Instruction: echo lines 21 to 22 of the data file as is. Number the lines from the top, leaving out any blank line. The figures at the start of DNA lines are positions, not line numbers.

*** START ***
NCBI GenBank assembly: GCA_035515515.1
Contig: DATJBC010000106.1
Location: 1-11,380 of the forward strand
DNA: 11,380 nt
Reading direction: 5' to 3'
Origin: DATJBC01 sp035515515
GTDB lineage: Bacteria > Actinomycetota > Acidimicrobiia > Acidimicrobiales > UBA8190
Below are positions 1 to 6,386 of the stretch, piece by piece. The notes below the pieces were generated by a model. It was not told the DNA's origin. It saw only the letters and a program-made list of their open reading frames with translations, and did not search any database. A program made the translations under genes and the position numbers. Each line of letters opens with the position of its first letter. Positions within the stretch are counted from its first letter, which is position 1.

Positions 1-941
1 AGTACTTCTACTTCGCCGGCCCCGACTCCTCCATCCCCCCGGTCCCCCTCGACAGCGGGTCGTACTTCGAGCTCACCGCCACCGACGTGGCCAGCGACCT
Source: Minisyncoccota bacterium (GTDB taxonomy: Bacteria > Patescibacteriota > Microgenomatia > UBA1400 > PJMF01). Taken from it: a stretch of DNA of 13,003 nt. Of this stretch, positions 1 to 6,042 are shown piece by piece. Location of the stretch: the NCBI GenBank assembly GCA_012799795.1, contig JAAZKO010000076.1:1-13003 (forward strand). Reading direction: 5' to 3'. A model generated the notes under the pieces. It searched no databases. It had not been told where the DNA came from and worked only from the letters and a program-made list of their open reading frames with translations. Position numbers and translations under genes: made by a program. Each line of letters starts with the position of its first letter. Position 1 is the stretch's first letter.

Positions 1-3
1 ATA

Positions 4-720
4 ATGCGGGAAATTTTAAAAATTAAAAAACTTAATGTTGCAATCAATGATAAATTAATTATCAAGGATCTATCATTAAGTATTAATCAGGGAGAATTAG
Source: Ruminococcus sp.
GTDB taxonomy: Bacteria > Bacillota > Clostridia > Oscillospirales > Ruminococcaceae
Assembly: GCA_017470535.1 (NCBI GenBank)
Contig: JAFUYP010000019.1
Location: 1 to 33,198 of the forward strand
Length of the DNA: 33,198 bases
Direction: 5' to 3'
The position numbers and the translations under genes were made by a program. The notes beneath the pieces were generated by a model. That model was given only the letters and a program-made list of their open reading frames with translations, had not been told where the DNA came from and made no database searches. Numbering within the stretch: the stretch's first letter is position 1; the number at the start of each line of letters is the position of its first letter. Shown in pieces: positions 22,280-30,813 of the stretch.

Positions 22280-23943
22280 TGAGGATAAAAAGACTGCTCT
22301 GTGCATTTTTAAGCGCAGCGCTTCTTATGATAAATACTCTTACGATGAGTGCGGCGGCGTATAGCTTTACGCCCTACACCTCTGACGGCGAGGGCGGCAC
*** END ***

Length of the DNA: 33,198 bases
Direction: 5' to 3'